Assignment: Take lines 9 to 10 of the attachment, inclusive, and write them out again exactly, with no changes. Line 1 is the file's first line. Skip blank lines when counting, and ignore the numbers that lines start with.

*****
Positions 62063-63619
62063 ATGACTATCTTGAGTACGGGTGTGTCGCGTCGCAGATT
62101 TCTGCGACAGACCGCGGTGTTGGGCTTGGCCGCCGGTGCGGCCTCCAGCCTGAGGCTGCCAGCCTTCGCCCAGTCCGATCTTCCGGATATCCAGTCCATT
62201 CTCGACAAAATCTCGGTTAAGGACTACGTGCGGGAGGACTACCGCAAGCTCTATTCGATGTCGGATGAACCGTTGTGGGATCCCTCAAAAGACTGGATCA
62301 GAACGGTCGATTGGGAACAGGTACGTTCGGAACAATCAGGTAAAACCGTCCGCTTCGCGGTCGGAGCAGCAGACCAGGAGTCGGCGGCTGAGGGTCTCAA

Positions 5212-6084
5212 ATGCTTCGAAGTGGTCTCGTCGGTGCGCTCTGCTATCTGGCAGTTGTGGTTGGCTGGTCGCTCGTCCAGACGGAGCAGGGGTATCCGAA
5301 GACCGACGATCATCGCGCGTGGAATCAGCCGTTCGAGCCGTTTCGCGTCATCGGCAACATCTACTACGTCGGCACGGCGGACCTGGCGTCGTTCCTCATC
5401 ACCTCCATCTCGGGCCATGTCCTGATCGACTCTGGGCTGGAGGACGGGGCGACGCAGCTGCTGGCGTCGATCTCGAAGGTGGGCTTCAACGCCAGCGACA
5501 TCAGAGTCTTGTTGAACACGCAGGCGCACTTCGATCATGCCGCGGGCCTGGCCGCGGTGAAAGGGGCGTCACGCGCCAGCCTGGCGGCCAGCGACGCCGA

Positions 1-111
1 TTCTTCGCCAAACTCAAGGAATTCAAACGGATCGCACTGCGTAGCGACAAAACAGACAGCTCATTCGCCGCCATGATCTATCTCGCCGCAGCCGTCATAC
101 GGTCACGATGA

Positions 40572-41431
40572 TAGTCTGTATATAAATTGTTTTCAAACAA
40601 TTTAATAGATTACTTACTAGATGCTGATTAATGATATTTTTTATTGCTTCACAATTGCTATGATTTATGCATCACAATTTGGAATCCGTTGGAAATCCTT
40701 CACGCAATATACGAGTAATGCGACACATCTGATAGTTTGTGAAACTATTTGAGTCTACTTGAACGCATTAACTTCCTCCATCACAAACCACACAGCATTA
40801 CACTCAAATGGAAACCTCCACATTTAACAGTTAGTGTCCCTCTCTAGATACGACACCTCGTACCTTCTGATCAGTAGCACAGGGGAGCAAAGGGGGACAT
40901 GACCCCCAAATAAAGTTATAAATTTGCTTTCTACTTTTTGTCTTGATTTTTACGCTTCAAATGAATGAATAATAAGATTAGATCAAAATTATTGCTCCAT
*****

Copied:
5401 ACCTCCATCTCGGGCCATGTCCTGATCGACTCTGGGCTGGAGGACGGGGCGACGCAGCTGCTGGCGTCGATCTCGAAGGTGGGCTTCAACGCCAGCGACA
5501 TCAGAGTCTTGTTGAACACGCAGGCGCACTTCGATCATGCCGCGGGCCTGGCCGCGGTGAAAGGGGCGTCACGCGCCAGCCTGGCGGCCAGCGACGCCGA